Drawn from the Old Testament, a series of continuous narratives depicts episodes from the life of Joseph, the favorite son of the Hebrew patriarch Jacob. To make the story easier to follow, Biagio d'Antonio included inscriptions identifying the principal characters.
In the left-hand loggia, Jacob, seated on a throne, sends Joseph to his half-brothers tending sheep in the field. In the far left corner, the brothers, jealous of their father's love for Joseph, strip him of his jacket and throw him into a pit. Passing merchants purchase the young boy from his brothers for twenty pieces of silver. In the background to the right, the merchants board the ship that will take them and their cargo to Egypt. In the right-hand loggia, the brothers show a blood-smeared coat to their father as evidence that Joseph is dead. With his head in his hand, Jacob mourns his son, whom he believes to be dead.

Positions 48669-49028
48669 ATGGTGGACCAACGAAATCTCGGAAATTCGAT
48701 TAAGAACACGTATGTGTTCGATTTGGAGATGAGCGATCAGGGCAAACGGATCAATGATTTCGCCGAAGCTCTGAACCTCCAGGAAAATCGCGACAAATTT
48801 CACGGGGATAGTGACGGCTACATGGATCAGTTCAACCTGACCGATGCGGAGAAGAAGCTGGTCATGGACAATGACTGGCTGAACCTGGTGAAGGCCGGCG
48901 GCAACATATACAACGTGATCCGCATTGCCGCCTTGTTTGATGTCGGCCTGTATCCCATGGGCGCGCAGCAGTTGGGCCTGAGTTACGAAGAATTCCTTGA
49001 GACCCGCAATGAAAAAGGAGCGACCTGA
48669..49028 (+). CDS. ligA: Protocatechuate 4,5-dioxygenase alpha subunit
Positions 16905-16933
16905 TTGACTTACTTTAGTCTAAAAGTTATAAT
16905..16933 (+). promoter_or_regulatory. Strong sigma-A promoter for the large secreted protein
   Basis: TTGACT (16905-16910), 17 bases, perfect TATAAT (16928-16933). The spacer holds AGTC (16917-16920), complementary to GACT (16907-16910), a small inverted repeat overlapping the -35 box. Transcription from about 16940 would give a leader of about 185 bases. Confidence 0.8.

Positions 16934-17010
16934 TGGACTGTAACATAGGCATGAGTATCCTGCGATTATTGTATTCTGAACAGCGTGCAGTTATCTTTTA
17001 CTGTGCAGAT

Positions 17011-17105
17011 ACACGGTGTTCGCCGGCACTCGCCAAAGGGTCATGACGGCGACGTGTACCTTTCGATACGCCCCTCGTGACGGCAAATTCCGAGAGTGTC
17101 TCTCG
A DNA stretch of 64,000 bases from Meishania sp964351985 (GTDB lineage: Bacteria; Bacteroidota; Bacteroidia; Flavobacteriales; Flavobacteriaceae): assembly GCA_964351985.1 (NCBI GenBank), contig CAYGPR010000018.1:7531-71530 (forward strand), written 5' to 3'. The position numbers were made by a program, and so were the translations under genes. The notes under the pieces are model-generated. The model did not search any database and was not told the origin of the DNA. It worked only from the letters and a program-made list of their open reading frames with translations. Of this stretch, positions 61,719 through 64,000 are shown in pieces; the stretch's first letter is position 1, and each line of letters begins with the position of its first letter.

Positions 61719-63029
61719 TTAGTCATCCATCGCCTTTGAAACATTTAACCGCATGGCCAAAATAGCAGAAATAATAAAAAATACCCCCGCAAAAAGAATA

A companion panel in the Metropolitan Museum of Art depicts the next sequence of events in Joseph's life. Originally framed next to one another, these two panels would have been inserted into the paneling of a room in a Tuscan family's home.